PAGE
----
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Why Invest In Spanish Property?

July 16th, 2007

Traditionally amongst Britons, Spain has been the most popular foreign country in which to purchase property. In fact this trend has been followed by other European nations such as Germany and Sweden to the extent that of all houses sold in Spain, one third are sold to non-Spaniards.

The are so many reasons why Spain has become a favourite not only for property investors but for people wishing to buy Spanish property in order to relocate to Spain. Notably of the three nations that invest the most highly in Spanish property, UK, Germany and Sweden, the climate in their home nations is certainly not as temperate to that of Spain and the excellent Spanish weather is an oft cited reason for relocating to Spain, as well as a large driving factor of the thriving tourist industry. Although one should not only think of year round sun. If you were to visit the north of the country such as the Basque region you would encounter a climate that is more akin to the UK with frequent rain. At the furthest end of the scale you are also able to enjoy winter sports in the country, as there is a thriving winter sports scene.

Asturias, Spain

It is this contrast that makes Spain so appealing.

Culturally, Spain is a friendly and relaxed country. The manana attitude that is pervasive amongst the Spanish can be a very appealing attitude for those wishing to distance themselves from busy city living. Although it can prove to be slightly frustrating when, for example, you need the services of a builder or plumber.

The infrastructure within Spain makes it very easy for foreign visitors to access the various regions with numerous international airports serving the country well. We will be including an indepth post detailing the numerous Spanish airports and the supporting areas later in the series.

Prices for property can be incredibly low compared to typical western standards in the more far flung areas such as Extremadura or Asturias and it is possible to pick up a small farmhouse in need of some restoration for as little as €25,000. Alternatively, buying a property in one of the established areas such as the Costa del Sol could cost millions.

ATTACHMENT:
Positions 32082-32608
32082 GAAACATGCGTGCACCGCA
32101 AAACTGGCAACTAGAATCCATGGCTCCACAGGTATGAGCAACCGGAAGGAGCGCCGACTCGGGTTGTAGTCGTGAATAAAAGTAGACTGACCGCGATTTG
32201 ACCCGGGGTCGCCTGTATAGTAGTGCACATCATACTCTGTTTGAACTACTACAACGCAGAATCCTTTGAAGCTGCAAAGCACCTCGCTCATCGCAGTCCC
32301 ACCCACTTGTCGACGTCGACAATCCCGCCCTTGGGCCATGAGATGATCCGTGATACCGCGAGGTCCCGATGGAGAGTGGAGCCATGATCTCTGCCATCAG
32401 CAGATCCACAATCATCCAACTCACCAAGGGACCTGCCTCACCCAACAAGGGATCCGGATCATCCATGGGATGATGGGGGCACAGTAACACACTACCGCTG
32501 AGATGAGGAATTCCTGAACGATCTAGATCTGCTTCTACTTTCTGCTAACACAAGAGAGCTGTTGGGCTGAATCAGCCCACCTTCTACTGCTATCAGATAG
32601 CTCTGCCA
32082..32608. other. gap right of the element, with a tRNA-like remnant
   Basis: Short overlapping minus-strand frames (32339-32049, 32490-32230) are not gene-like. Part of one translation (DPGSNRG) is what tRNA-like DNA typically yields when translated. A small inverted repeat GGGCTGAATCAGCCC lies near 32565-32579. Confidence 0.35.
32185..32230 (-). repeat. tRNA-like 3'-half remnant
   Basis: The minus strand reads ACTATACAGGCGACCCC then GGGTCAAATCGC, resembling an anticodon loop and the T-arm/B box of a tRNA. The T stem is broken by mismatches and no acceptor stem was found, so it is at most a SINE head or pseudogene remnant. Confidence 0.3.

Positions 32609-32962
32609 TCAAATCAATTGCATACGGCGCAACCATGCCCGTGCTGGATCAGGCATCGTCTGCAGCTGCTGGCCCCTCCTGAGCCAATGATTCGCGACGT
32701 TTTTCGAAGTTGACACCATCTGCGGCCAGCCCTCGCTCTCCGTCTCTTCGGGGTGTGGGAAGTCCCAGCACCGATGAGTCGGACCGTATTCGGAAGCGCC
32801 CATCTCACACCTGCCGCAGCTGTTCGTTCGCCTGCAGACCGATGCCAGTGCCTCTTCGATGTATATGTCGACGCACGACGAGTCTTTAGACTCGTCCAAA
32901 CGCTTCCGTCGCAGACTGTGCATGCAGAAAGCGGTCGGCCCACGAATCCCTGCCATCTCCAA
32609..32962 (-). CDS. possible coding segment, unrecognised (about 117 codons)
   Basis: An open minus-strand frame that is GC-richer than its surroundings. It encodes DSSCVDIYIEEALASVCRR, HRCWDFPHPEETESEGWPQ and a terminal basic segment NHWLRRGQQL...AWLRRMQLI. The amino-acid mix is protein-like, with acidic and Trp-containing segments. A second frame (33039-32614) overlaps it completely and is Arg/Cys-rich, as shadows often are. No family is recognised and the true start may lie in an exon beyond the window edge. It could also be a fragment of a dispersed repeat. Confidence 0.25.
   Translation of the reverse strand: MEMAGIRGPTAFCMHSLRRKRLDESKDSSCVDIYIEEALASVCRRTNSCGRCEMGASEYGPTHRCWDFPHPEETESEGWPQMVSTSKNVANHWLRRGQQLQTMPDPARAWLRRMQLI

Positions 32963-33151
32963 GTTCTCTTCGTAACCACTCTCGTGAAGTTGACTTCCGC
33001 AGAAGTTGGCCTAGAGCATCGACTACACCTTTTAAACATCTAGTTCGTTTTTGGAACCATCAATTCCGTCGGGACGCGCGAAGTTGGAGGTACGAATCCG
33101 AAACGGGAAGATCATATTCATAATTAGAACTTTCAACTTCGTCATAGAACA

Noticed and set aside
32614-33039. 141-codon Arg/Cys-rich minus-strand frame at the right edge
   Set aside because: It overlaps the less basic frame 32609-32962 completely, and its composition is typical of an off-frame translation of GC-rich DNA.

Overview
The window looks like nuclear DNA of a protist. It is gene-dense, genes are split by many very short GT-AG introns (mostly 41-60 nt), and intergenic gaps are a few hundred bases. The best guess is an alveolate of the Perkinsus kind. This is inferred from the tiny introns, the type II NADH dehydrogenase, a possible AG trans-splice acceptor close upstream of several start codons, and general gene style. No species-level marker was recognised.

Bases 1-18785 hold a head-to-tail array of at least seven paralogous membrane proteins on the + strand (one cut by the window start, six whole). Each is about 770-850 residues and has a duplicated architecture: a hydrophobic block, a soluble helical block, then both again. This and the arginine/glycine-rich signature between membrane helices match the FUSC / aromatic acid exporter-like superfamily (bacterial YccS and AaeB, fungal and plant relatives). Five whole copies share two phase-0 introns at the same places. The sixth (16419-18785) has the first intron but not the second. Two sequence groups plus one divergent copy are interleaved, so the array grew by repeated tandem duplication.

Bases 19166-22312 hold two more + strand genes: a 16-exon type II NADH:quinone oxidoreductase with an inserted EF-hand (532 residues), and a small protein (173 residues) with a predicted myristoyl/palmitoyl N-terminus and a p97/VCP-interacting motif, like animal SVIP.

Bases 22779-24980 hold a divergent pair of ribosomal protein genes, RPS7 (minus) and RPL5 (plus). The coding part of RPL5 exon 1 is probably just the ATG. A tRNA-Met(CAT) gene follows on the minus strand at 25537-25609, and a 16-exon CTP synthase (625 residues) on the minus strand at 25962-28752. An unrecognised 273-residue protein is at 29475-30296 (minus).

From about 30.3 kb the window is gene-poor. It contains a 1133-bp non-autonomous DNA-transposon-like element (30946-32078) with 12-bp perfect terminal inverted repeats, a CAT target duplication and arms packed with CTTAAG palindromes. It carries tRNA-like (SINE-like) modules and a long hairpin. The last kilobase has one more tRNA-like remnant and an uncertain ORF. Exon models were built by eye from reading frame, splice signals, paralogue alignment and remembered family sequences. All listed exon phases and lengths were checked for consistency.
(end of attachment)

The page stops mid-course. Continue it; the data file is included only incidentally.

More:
Costa del Sol

Ultimately, you can get from Spain as much as you are prepared to put in. If you are prepared to do the research you can still pick up a property bargain and there are still many good off plan deals that are worth pursuing. You should note, however, that as the market it maturing it is more difficult to make a profit on Spanish property, as there are now large numbers of professional and amateur property developers that have been fuelled by media stories of how to make millions from property. This is certainly possible, but you should brace yourself that as the Spanish market is cooling down, you might have to wait that little but longer before you make your first million.

Spanish Property Series

July 13th, 2007

As part of a new series of blog posts for the overseas property investor we will be focusing our attention on the Spanish property market.

Spain is an incredibly attractive proposition in terms of purchasing property due to the excellent infrastructure, mature tourist industry, great weather and laid back lifestyle. The investment potential is not as high as it once was, however – the industry leading investment potential of a few years ago were clearly unsustainable. On the flip side, as the price of property in Spain is not increasing at an alarming rate, it maybe possible to pick up a property for a lower price than you might expect.

Our series on the Spanish property market will evaluate the merits of Spain for property investment, the prices you may expect to pay, and the various popular geographic areas for property investment along with more up and coming areas where larger gains maybe possible.

So you have bought your dream Spanish property. What now?

July 9th, 2007

You have made your Spanish property purchase and the deal has been done, but you mustn’t forget the final preparations necessary before you embark on your new life in the Spanish sun.

Much of the advice in the forthcoming list is common sense, however, it would be wise to use it as a handy reference guide to ensure that you haven’t forgotten any important details.

Checklist before moving to Spain

  • Get estimates from Spanish removal companies for transporting your belongings from your country of origin to Spain.
  • Arrange for all postal mail to be redirected to your new Spanish address
  • Take some Spanish language lessons (if you haven’t started already)